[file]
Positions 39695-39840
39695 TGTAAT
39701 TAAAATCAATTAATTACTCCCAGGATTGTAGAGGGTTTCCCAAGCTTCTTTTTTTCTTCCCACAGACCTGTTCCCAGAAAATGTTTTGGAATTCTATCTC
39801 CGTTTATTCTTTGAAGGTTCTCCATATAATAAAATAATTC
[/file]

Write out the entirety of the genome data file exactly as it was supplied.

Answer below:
Positions 39695-39840
39695 TGTAAT
39701 TAAAATCAATTAATTACTCCCAGGATTGTAGAGGGTTTCCCAAGCTTCTTTTTTTCTTCCCACAGACCTGTTCCCAGAAAATGTTTTGGAATTCTATCTC
39801 CGTTTATTCTTTGAAGGTTCTCCATATAATAAAATAATTC